After the war, CJ Durham was on of those in the gold rush to Pike's Peak. However, he failed to find much gold, so came to Kansas and took a claim in the Osage Reservation on Rock Creek he later sold to a Mr. Tweedie, a breeder of Clydesdale horses

Mr. Durham's skill with the violin gave him exceeding popularity up and down the Walnut in the dances in those early days. He married the belle of the early-day ballrooms, a Miss Howell. The Howells, very early pioneers, had settled on the Walnut at the junction of Howell Creek just below Eldorado. And, the newlyweds made their first home near her parents. When the Osage Indians began negotiating with the government for the sale of the 30-mile strip of their reservation, the Howell's came south and took claims five miles below Douglass near Rock.

Charles and his wife had two children, a son, James. G and a daughter Dorothy. As a boy, James, or Jim Durham grew to love the game of baseball.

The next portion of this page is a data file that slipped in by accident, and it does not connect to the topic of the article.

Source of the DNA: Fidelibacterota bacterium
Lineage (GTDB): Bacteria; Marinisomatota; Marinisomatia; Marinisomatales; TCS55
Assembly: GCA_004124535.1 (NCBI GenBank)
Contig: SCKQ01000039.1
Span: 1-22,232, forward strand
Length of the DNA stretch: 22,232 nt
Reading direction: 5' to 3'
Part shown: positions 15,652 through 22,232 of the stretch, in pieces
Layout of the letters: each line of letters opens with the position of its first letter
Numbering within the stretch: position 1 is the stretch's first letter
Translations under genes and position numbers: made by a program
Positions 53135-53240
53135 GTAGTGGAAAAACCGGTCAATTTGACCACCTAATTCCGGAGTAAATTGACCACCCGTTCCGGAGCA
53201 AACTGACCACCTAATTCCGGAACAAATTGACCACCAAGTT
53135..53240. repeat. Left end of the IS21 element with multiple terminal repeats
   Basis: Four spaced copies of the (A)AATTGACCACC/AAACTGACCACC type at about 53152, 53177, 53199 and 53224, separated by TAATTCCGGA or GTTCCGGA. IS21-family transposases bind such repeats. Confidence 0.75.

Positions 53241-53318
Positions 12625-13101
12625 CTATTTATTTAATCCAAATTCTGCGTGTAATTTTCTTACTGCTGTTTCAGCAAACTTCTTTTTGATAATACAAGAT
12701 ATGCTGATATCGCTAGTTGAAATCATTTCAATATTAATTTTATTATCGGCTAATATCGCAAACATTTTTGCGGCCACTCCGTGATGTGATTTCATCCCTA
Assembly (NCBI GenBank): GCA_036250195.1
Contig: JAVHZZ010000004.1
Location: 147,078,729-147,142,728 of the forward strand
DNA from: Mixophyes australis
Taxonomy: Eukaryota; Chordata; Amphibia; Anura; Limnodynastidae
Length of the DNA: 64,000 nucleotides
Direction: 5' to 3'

Pictures are of Mr. and Mrs. CJ Durham, parents of Jim Durham.


318 S Forrest
Douglass, KS


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Kathy, there is a guy on Kansas History Geeks looking for pictures of a farmhouse in the Douglass area. I'm going to try to share his post with you on this page, just in case you might be able to help him.
Kathy, thanks so much for the tour of the museum today! It is amazing! I definitely recommend it!
I have this memory that my brother Curt Cunningham and I painted the floor in the "new wing" of the museum in 1974-75 before it opened.
January 1914 - Additions of the Vawter Meetings, Douglass, Kan. Photo taken by Phillips.
What a hidden gem this museum is. Visited yesterday and was impressed with all the displays and wonderful exhibits.